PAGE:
I’ve stayed my hand in writing anything about the US beef protests in Seoul for a couple of reasons. One is that many other people with more talent at writing and more knowledge of the issues have written excellent pieces on different aspects of the protests, there causes, and the aftermath. The other reason is that the whole issue is so complex, much more than just beef, and addressing all of them would be a nightmare for me, especially since I am not very good at being analytical. Daniel has however written a very good piece on the ordeal. You can check it out here at surviving ourselves. This is his blog on things a little more political-economical and much more about the world at large. I read his post before he posted it and found it, though it was very opinionated, to be very good at talking about the issues driving all of the protests. He also links to newspaper articles. 

So, what I will say about all of this, my two cents if you will, is that I am shocked at the whole thing. Owing to naivety and not being old enough to remember large movements of people under a single cause in my own country, I was surprised at the veracity of so many thousands of people here in Seoul. No matter how meaningful or how stupid their causes were….it was still shocking. It passed from peaceful candlelight rallies to outright violence and then back to peaceful candles again all within a very short period of time. And not all of the action was contained just on the streets of central Seoul. With such a tech savvy society as Seoul, internet lynching of individuals who went against the grain were common. Butcher shops who are currently selling American beef receive phone threats that their store will be vandalized. Classrooms also became grounds for political statements.  Daniel links to an article in the Chosun Ilbo titled The Teachers’ Union is Using our Children. The latest article I read which I want to link to today is again from the Chosun Ilbo titled The Ordeals of a Truth-telling Teacher. Here was a commerce teacher who taught that the US beef and a free-trade agreement are good things and he gets in trouble for punishing a student who was being very disruptive in class because the student believed the lies about the safety of US beef. I am glad to hear that a student was willing enough to stand up to a teacher, but you don’t hear them standing up to the teacher’s spreading propaganda in the classroom. This teacher was laid off from his job because word spread that he was punishing the student for participating in the protests. Anyway, take a look at the article.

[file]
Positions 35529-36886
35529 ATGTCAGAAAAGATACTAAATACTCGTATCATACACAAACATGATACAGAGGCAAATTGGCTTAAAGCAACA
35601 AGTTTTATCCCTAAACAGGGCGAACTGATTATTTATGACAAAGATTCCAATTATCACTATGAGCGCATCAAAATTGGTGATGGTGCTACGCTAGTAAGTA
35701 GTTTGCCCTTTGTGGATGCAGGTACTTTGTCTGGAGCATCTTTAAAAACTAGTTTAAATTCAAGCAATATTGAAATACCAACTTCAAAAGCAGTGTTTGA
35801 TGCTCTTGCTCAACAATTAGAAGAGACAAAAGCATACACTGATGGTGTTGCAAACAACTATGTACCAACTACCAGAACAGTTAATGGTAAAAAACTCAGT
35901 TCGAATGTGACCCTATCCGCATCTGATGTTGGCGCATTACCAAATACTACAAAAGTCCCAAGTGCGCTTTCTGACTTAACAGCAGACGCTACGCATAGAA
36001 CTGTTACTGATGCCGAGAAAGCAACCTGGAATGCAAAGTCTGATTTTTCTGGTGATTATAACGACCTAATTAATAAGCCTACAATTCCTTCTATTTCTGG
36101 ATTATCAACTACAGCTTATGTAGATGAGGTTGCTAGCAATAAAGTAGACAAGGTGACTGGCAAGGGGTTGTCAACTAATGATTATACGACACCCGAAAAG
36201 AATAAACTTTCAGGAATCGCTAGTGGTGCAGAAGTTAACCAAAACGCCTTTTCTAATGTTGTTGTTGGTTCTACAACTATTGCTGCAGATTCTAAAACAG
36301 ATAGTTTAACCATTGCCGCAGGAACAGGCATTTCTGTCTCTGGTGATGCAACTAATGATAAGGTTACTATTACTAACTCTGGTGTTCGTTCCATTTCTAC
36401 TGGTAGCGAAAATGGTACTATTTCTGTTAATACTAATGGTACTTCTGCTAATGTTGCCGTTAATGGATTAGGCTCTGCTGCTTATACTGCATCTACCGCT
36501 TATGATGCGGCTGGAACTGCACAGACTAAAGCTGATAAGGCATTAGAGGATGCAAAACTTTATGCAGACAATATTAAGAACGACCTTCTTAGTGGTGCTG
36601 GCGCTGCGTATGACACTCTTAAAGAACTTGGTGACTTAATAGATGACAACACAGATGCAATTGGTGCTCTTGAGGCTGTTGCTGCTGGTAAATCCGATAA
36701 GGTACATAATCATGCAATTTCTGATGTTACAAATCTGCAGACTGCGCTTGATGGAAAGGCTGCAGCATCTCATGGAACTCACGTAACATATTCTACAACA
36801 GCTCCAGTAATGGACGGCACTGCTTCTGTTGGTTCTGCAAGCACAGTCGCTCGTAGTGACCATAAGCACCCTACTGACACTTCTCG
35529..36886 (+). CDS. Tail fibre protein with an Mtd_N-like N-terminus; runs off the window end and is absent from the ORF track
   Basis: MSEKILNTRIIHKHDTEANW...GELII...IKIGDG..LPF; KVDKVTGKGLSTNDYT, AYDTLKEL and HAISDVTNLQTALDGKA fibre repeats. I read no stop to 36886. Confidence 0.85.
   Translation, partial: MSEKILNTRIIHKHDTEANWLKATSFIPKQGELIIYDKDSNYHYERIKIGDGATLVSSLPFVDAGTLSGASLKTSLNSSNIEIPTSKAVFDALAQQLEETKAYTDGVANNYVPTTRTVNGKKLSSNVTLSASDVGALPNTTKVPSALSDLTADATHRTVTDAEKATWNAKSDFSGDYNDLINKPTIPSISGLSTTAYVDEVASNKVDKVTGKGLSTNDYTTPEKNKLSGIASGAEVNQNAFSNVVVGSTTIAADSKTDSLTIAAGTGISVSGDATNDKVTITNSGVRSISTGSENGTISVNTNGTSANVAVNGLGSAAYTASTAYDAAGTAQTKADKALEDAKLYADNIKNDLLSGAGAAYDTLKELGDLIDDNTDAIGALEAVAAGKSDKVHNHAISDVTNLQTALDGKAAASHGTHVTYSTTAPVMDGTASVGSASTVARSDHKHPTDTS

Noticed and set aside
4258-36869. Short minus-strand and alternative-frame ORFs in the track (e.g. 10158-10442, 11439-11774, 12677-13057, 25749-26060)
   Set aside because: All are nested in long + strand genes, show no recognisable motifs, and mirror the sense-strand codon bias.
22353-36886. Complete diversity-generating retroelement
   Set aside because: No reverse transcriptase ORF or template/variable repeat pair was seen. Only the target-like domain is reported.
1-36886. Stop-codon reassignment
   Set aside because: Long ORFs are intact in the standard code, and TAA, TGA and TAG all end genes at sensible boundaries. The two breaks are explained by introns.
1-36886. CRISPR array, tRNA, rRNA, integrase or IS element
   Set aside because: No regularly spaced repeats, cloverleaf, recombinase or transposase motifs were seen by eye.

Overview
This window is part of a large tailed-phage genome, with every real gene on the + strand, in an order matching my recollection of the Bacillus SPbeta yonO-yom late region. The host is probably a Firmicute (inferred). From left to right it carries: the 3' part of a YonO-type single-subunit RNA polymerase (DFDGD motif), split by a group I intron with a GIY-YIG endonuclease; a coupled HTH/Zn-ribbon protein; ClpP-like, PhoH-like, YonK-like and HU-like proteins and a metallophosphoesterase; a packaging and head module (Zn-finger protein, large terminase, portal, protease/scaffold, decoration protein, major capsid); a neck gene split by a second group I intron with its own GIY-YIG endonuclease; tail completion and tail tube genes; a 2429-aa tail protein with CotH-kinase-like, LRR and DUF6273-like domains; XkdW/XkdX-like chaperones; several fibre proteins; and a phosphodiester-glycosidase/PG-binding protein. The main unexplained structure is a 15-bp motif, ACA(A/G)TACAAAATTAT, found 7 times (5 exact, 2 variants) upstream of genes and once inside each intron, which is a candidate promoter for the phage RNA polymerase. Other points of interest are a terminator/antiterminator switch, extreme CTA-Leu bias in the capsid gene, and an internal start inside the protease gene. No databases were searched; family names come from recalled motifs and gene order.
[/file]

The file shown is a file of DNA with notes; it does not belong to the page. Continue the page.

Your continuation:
The other thing I was shocked at is the participation of religious groups in all of this. The Catholics, Protestants and Buddhists were all out there protesting as well. The Catholics said they were upset at the harsher crack-down of the illegal anti-American protests and they believe firmly that the issue is about national health and Korea’s right to that health. It is true that the involvement of these religious groups have made the protests peaceful again…. I don’t know. Here’s an article from The Korea Times, which is mainly talking about the tents the religious groups set up, but was far more disturbing than that. 

“Seoul City has not authorized the tent pitching. It sent letters to the religious groups asking for the tents to be dismantled for the second time Wednesday, but they have been ignored. The government said it would not remove the installments by force. 

“We are positioned to demolish unauthorized tents on Seoul Plaza. But these are built by religious groups, so we will continue trying to talk them into dismantling them voluntarily,” a city government official said.

Since there are 4.7 million Catholics and more than 8.5 million Protestants among a population of 50 million in the nation, drastic measures against the installments could trigger strong reactions, they said. “

And I can believe the fear they had. It really might have sparked a strong reaction. 

Well, I was glad that the protests of late have been peaceful and it seems as though they are fizzing out. I am just sad at the consequences of all of this. Less tourism, less foreign investment, a government who is immobilized, an image of Korea as a mass of mindless followers… all of this is really taking its toll on Korea.